A life changing moment in my childhood was when my godmother, Charlotte Ruth, now deceased, took me to Harlem to visit the Schomburg Center for Research in Black Culture. It was the mid-1960s and my Aunt Charlotte knew her godson was inquisitive about Black history and had a real thirst for learning about my culture. A school teacher, she saw the Schomburg as the one place where I could get many of my questions answered about the past and the present state of Black Americans in 1967.
At the time Black History was recognized by an annual Negro History Week and the extent of my exposure to the history of my people was through my church, Varick Memorial AME Zion Church in my native Hackensack New Jersey. Had it not been for my church I would have had no knowledge of the Underground Railroad, Frederick Douglass, Harriet Tubman, the Civil War and other historical markers because the history of African people was a deliberate omission in public education. My elementary school did have one book on its shelf, The Negro Almanac, which I borrowed so often the librarian called my mother and suggested she purchase it for me. The book was one of my Christmas gifts in 1967 and remains a prized possession on my shelf. Through my church and a solitary book I began to develop a deep pride in Black Americans and our contributions to world civilization, not just our survival in the United States.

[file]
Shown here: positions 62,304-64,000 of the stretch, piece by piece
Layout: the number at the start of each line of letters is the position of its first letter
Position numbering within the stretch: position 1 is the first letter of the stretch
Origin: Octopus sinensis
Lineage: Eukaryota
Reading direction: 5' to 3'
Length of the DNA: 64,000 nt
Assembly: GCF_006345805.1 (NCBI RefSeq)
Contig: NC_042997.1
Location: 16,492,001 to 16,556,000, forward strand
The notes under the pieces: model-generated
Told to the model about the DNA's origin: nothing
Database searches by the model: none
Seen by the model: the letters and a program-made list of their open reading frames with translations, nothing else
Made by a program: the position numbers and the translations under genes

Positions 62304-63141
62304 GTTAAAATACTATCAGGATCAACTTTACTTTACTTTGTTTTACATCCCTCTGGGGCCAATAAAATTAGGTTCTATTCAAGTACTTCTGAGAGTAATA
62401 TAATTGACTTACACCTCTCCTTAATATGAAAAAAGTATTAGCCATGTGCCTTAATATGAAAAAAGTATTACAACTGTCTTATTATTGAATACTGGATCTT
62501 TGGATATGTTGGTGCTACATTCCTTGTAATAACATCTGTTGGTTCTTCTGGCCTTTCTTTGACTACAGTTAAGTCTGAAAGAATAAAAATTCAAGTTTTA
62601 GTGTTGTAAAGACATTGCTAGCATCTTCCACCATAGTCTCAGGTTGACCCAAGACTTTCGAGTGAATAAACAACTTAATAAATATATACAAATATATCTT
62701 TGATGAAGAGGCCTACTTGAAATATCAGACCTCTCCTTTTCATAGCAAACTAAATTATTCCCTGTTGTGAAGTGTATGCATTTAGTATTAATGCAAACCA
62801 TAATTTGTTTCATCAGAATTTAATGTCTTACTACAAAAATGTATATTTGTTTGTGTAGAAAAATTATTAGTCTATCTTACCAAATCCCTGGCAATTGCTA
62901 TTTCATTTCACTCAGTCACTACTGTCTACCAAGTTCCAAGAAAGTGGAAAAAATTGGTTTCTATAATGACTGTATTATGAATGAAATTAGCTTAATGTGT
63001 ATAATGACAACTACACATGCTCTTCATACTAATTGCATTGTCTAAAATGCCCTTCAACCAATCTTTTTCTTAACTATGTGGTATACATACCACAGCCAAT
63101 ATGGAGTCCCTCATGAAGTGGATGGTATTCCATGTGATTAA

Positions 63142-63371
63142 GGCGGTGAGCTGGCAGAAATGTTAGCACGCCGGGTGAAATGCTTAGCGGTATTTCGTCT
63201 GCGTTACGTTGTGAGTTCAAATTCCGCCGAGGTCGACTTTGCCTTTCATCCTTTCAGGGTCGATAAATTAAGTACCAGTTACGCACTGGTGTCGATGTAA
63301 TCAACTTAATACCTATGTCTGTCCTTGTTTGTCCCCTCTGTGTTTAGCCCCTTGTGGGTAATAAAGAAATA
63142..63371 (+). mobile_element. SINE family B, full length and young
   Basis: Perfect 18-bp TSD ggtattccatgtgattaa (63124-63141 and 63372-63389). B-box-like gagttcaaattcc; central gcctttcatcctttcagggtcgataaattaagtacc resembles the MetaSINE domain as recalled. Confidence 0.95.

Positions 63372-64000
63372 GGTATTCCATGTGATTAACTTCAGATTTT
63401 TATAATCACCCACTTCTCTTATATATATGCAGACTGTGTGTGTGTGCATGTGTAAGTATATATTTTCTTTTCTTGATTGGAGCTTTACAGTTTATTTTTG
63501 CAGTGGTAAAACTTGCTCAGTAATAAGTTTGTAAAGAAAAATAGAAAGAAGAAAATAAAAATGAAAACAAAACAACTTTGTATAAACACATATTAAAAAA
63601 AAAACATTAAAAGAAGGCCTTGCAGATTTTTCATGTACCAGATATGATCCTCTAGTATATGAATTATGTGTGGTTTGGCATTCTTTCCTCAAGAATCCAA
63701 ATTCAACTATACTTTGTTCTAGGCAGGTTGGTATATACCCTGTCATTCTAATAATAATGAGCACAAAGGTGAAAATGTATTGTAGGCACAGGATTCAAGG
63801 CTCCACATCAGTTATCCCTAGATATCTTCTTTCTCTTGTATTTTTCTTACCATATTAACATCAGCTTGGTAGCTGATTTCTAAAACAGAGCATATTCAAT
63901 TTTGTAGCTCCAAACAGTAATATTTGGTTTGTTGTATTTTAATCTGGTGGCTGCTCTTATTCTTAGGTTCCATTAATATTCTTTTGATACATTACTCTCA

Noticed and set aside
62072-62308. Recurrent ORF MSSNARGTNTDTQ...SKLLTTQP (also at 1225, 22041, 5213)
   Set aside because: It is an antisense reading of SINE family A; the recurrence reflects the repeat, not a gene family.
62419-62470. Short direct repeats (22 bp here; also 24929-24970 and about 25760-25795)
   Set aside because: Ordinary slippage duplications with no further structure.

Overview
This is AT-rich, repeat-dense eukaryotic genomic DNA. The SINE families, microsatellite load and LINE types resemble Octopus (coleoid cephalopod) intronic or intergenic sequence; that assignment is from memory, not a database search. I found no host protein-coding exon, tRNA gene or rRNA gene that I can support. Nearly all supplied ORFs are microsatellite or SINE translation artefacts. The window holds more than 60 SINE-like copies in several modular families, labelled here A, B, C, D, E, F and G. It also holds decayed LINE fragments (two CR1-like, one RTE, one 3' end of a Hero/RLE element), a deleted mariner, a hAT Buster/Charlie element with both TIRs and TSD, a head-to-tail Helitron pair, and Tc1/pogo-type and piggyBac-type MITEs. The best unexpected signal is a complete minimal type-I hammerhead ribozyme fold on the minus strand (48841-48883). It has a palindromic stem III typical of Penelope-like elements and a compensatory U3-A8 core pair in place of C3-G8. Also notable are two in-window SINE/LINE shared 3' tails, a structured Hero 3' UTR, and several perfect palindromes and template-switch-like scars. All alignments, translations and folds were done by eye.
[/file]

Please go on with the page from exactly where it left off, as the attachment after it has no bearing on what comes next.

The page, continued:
Mostly though, it was the trip to the brownstone in Harlem that housed the Schomburg collection that changed my world view. It was a day long excursion during which my godmother allowed me to roam the building free and library staff took great pleasure in answering my seemingly never ending questions. On that day I immersed myself in my culture and through an almost spiritual osmosis became obsessed with the preservation of Black history and the commitment to the full emancipation of my people. The 8 year-old Black boy who entered that building emerged as a self-assured and defiant young man who pledged his life to the uplift of his people.
As this year’s recognition of Black History Month winds down it is the memory of that first trip to the Schomburg that stirs prominently in my mind. Upon walking down the steps of that Harlem brownstone my thoughts were on the future. If Black people had such a glorious past, truly our future, despite the turmoil of the times, would exceed the experiences of our ancestors. At least that was my hope and I was determined to be part of shaping the destiny of Black America.